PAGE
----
TAMPA — For most of Dillon Lawson’s tenure as Yankees batting coach, he’s been unable to do perhaps the most important aspect of his job: talk to the batters he’ll be coaching this season.
That will remain the case as long as the MLB lockout persists, but when it ends, Lawson — the Yankees’ former minor league batting coordinator who was officially promoted in December — knows that one of his main challenges will be to introduce some of his modern teaching techniques. major league veterans.
“We already have a good team in the major leagues, so I have to meet them where they are,” Lawson recently told the team’s player development complex. “We don’t have to throw everything at them. It’s more, ‘What did you do? Well, here are some things that might make you 1% better. It is important for us not to reinvent the wheel. It is not like that.”
Lawson built his reputation as a varsity and minors coach using pitch recognition technology and other methods that were just being introduced at the majors.
The Yankees have already redone their pitching methodologies with pitching manager Sam Briend and pitching coach Matt Blake.
And manager Aaron Boone told the Post’s Joel Sherman there was no turning back.
“You miss the boat if you don’t quite agree and understand the importance of all of this,” Boone said of the technology and analytics insights. “I try to bring that back here all the time.”
“It may not be a perfect analogy, but as soon as the telescope was invented, if you were an astronomer, you had to use it,” Lawson said. “Otherwise, you weren’t really an astronomer anymore. You could still look up into the sky and see some things, but if other people saw through a telescope, they saw a lot more.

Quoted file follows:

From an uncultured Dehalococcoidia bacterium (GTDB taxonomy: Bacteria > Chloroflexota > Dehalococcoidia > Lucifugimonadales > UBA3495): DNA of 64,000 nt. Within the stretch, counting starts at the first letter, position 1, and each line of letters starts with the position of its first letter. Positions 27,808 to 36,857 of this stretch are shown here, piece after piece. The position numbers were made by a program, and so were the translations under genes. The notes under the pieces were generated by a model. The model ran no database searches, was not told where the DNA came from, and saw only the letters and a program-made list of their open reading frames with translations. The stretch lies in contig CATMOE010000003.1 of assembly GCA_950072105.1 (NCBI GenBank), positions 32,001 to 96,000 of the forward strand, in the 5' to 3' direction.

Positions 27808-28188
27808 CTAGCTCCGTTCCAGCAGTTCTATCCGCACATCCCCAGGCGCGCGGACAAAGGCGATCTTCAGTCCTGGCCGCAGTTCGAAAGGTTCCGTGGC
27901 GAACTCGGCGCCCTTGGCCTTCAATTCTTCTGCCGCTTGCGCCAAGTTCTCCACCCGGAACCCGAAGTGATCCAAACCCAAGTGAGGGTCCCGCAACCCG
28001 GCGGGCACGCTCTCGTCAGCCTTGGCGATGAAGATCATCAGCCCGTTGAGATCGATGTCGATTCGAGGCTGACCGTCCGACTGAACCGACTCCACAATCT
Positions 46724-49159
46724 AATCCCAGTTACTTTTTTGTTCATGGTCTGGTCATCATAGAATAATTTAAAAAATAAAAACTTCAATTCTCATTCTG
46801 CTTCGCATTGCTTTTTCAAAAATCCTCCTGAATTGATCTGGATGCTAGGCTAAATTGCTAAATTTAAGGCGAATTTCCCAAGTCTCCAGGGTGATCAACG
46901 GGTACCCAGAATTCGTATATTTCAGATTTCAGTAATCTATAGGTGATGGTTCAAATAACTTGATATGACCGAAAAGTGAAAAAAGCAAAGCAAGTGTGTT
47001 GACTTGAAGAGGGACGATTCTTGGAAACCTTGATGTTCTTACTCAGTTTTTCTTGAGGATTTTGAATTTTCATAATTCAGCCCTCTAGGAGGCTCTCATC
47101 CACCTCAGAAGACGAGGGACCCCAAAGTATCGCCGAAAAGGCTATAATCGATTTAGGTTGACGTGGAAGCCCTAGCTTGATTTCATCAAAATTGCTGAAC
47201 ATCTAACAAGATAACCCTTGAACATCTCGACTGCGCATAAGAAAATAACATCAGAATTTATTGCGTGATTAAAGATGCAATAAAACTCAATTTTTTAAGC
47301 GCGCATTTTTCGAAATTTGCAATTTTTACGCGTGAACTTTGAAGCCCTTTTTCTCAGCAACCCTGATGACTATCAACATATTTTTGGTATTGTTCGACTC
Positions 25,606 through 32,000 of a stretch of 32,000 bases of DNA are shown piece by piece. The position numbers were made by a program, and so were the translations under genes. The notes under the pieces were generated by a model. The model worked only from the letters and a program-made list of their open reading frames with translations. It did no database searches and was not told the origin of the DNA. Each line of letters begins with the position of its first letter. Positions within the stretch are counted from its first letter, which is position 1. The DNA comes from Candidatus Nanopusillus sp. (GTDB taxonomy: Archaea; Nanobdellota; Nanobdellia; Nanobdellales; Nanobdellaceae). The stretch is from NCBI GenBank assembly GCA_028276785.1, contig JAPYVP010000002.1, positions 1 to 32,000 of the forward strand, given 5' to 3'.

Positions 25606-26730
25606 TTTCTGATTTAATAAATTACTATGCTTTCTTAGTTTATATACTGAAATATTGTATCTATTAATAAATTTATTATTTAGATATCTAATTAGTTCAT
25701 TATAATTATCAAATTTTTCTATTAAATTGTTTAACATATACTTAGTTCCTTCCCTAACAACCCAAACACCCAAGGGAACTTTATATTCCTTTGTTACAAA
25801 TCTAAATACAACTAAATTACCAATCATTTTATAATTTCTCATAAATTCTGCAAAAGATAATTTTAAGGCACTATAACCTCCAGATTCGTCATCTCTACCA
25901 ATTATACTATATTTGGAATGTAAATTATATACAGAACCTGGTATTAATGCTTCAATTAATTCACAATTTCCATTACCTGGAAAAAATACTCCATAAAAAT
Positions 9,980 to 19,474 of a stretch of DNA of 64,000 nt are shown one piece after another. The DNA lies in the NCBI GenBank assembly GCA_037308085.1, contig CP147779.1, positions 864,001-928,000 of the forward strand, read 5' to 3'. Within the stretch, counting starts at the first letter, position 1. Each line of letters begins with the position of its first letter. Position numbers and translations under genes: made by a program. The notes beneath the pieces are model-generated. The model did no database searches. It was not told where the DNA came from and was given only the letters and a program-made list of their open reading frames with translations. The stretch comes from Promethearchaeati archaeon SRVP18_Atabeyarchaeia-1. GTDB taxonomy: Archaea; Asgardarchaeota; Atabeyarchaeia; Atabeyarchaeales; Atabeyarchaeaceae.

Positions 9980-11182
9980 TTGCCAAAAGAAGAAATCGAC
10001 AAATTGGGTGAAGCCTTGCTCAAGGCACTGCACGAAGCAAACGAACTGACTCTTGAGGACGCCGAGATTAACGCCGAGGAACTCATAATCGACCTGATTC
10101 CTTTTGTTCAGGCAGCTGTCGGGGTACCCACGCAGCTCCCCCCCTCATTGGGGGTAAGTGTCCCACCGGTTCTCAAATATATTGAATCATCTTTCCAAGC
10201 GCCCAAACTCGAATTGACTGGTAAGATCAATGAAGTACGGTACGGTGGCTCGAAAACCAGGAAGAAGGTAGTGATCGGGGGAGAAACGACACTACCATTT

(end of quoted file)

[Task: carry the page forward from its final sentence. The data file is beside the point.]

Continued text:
And in his view that he doesn’t want to do away with all the old ways of doing things, Lawson emphasized what longtime scouts are capable of, even if the game has changed.
“If you get a scout that’s behind the plate with a radar gun all the time, I guarantee they can guess the pitch speed at one or two mph every time,” Lawson said. “We can do things in different ways. If a player doesn’t want to use technology, that’s fine. If anyone is curious and wants to do more, great and hopefully we can ease some of the anxiety they might be having.
He said he has received positive responses in the short time since he learned he had the new job before the December 2 lockout.
“When we’ve worked with guys before, it’s been great,” Lawson said. “Hopefully this will continue. You have to be able to meet the players where they are.
For now, he’s working with some of the minor leaguers not on the 40-player roster who are allowed at team facilities, including top prospects such as Anthony Volpe, Trey Sweeney and Austin Wells. .
Everyone on the 40 men has to practice on their own, and hitters such as Aaron Judge, Luke Voit, Gio Urshela and Gleyber Torres, who live in the Tampa area, did what they could on local pitches until until they are able to return to the Yankees facility.